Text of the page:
Adjacent first meander patterns are connected by second meander patterns to form a generally uniform distributed pattern. The symmetrical arrangement with first and second meander patterns having sharp right angled bends allows for catching and snagging on the vessel wall during delivery. Furthermore, the large convolutions in the second meander pattern are not fully straightened out during expansion reducing rigidity and structural strength of the expanded stent. There is, further, no method of programming the stent diameter along its longitudinal axis to achieve a tapering stent design, and no method of reenforcement of stent ends or other regions is provided for.

These and other conventional stent designs suffer in varying degrees from a variety of drawbacks including: (a) inability to negotiate bends in vessels due to columnar rigidity of the unexpanded stent; (b) lack of structural strength, radial and axial lateral, of the unexpanded stent; (c) significant foreshortening of the stent during expansion; (d) limited stent length; (e) constant expanded stent diameter; (f) poor crimping characteristics; and (g) rough surface modulation of the unexpanded stent.

There is a need for a stent with sufficient longitudinal flexibility in the unexpanded state to allow for navigation through tortuous vessels. There is a further need for a stent that is structurally strong in the unexpanded state such that risk of damage or distortion during delivery is minimal. A further need exists for a stent that maintains substantially the same longitudinal length during expansion to allow greater coverage at the target site and simplify proper placement of the stent. Yet a further need exists for a stent design with sufficient longitudinal flexibility that long stents of up to 100 mm can be safely delivered through tortuous vessels. There is a need for a stent that is configured to expand to variable diameters along its length, such that a taper can be achieved in the expanded stent to match the natural taper of the target vessel. A need exists for a stent which, (i) can be crimped tightly on the expansion balloon while maintaining a low profile and flexibility, (ii) has a smooth surface modulation when crimped over a delivery balloon, to prevent catching and snagging of the stent on the vessel wall during delivery, (iii) with reenforcement rings on the ends or middle or both to keep the ends of the stent securely positioned against the vessel walls of the target blood vessel or (iv) is flexible in a non-expanded state and becomes rigid when expanded.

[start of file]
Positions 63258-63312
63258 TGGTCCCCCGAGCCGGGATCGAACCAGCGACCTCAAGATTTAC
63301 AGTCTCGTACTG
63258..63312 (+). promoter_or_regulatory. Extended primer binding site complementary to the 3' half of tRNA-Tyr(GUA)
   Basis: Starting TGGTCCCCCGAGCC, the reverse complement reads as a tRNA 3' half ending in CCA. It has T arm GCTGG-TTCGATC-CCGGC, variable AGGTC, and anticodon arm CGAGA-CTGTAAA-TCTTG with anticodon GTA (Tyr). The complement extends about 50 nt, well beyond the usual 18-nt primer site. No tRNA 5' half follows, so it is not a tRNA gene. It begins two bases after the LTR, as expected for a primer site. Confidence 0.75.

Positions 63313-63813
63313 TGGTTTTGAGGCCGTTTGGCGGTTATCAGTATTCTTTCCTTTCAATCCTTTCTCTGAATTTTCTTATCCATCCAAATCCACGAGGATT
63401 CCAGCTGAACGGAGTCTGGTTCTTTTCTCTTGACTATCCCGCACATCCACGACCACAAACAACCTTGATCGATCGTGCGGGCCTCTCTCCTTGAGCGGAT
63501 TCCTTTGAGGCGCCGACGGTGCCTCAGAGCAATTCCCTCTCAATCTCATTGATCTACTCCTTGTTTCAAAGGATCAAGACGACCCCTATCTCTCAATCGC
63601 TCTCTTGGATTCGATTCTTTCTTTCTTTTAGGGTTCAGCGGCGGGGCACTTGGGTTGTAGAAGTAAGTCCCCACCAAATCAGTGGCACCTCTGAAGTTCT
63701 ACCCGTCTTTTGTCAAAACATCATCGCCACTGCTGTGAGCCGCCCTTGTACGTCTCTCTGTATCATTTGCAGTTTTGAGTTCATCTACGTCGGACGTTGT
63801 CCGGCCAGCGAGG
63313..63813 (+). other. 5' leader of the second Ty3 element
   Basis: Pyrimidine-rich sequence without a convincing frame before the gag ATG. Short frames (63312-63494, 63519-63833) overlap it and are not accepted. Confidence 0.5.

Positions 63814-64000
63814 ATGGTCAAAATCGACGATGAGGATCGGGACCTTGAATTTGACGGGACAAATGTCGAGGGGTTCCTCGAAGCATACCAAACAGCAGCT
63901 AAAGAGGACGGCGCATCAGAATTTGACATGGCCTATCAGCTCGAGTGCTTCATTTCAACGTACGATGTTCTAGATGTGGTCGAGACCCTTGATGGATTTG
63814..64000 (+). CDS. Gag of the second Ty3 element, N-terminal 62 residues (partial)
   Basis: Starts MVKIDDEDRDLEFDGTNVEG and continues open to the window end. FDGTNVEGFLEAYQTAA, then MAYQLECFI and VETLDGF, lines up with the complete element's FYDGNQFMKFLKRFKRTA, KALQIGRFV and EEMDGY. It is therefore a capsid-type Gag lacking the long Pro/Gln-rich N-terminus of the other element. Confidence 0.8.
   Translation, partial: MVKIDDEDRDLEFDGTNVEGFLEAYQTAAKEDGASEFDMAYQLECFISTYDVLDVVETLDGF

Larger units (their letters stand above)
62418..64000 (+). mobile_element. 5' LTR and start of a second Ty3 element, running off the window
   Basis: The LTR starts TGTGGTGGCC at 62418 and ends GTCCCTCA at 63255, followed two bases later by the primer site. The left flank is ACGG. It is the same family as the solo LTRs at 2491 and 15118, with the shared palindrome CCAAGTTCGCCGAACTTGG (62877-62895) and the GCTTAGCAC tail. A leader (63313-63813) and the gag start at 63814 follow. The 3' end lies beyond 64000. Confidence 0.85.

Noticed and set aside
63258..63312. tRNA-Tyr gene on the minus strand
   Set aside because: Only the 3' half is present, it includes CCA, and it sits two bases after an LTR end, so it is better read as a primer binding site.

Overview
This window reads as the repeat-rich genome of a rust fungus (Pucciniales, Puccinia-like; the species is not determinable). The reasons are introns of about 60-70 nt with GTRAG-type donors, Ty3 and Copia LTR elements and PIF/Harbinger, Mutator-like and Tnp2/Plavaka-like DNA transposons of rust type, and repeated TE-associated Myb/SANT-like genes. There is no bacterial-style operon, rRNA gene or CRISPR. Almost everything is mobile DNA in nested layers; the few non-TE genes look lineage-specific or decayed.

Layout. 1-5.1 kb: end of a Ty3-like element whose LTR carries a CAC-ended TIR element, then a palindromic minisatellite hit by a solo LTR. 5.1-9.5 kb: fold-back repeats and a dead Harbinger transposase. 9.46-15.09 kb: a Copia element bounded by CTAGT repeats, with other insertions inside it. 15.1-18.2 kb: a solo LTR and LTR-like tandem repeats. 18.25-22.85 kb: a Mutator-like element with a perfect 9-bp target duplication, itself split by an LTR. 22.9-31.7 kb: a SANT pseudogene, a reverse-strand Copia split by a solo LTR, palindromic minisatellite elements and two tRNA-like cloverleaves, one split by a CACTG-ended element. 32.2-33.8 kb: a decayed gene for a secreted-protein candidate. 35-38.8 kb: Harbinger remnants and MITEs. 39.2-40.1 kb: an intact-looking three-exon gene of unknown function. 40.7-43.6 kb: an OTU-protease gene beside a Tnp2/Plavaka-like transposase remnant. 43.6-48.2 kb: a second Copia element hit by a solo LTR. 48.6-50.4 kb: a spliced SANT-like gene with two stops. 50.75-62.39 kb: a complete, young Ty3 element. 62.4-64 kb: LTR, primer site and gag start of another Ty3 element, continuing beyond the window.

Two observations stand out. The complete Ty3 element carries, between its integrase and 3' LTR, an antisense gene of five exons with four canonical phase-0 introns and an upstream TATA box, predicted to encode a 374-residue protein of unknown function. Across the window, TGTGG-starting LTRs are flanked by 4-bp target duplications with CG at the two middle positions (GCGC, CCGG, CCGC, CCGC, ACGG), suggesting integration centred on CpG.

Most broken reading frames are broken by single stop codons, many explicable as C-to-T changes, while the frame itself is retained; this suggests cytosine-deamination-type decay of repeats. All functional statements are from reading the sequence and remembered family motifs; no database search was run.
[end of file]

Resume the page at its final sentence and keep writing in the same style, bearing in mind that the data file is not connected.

SUMMARY OF THE INVENTION

Accordingly an object of the present invention is to provide a scaffold for an interior lumen of a vessel.

Another object of the invention is to provide a stent which prevents recoil of the vessel following angioplasty.

A further object of the invention is to provide a stent that maintains a larger vessel lumen compared to the results obtained only with balloon angioplasty.

Yet another object of the invention is to provide a stent that reduces foreshortening of a stent length when expanded.

Another object of the invention is to provide a stent with increased flexibility when delivered to a selected site in a vessel.